Rating: 3 stars

It is not without irony that, when Charlotte Rampling first appears in “Hannah,” the title character is in the midst of a screeching vocal exercise — part of an amateur drama troupe exercise. The veteran English actress, 72, a onetime femme fatale who has matured into a peerless performer, gives a first-rate lesson in the art of acting, as a woman crumbling under duress after her husband is incarcerated. And yet the Belgian-set drama, by Italian director Andrea Pallaoro, could also be called self-indulgent, plodding and minimalist, in a big way.

How minimalist? There is no musical score, only ambient sounds. Conversations are abrupt. And frosting a cake qualifies as an action stunt. But with her snakelike eyes, grim expression and shut-off demeanor, Rampling’s careworn face eloquently fills in the blanks like grout, whether during scenes in which Hannah, a housekeeper for a rich family, is shown at work or while tending to her own spare apartment.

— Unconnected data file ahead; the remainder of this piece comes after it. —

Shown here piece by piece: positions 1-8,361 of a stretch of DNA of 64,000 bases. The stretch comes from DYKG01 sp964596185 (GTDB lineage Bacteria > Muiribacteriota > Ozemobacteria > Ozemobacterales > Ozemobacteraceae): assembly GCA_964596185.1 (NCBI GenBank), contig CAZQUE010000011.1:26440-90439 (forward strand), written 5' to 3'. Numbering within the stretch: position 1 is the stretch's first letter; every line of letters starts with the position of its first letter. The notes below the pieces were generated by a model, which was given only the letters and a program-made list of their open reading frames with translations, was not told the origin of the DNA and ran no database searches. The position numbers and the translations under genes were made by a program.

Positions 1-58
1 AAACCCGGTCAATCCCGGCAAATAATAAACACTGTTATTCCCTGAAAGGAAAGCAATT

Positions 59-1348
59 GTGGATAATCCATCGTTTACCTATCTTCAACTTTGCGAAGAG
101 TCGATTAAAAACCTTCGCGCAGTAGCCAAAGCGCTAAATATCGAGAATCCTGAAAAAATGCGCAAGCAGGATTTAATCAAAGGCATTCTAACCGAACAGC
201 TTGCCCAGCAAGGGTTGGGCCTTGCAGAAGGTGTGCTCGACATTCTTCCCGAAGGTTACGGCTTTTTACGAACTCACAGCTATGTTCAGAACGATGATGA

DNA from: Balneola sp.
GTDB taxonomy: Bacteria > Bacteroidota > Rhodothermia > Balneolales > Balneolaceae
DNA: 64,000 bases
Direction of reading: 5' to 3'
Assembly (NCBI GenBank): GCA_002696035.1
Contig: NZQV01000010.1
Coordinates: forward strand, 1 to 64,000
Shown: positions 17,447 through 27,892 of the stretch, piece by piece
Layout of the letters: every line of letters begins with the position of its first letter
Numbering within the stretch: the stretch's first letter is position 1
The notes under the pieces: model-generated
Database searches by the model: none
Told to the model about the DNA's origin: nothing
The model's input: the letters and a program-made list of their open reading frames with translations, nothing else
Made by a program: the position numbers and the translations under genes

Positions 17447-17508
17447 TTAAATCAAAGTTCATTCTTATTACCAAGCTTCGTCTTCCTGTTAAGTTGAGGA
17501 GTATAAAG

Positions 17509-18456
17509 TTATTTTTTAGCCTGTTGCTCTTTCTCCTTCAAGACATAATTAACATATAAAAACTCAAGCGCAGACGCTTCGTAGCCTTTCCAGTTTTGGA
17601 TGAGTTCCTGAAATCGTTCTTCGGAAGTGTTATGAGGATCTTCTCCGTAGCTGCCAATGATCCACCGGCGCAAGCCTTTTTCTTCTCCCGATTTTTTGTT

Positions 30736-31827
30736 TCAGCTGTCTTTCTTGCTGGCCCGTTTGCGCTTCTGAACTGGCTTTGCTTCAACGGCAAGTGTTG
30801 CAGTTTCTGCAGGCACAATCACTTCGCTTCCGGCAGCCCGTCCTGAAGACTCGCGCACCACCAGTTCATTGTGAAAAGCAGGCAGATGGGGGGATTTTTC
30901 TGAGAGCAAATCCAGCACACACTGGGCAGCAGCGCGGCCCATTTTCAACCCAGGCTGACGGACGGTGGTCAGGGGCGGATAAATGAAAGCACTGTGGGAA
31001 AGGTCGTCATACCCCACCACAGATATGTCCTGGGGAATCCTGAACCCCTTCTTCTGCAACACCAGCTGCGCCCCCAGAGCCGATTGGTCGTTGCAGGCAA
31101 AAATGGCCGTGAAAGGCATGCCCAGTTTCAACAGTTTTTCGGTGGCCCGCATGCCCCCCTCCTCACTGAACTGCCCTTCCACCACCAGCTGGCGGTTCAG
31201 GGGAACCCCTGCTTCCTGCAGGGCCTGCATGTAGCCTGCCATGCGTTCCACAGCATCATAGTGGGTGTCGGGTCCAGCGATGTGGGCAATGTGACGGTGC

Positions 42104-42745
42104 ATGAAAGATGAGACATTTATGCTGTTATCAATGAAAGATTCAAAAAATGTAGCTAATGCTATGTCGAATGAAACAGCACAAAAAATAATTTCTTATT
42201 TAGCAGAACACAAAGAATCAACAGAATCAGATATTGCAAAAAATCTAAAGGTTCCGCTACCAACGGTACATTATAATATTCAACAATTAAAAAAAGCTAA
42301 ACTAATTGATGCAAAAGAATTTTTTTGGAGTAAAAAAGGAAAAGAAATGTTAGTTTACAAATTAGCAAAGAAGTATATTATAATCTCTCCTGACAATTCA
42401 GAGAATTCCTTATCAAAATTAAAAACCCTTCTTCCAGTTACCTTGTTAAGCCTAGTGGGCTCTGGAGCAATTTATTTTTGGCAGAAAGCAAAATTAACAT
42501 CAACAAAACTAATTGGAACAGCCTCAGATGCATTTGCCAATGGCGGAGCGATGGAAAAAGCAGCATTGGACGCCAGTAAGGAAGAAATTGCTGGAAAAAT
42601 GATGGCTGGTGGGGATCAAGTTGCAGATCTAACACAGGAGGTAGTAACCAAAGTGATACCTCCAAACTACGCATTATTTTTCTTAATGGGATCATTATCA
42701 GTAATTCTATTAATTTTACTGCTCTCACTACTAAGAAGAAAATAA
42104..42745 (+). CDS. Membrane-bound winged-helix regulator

The script (by Pallaoro and Orlando Tirado) drops cloaked clues about the nature of her husband’s crimes — such as when a woman knocks on the door demanding that they talk, “mother-to-mother.” By the time photos materialize, which Pallaoro thankfully doesn’t show us, one can guess their horrific nature.

Slowly but surely, Hannah’s world begins to shrink, and her very presence starts to evaporate. She isn’t allowed to see her grandson, a fighting couple ignores her on the subway and her gym membership is suddenly revoked.

Those who think that the word “marvel” applies only to superheroes should steer clear of “Hannah.” But Rampling is a true marvel here, in every other sense of the word. In “Hannah’s” piercing, slow-burn collapse, she makes doing laundry and feeding the dog feel like mesmerizing feats.

Unrated. At the Angelika Pop-Up at Union Market. Contains nudity, mature thematic material and crude language. In French and English with subtitles. 95 minutes.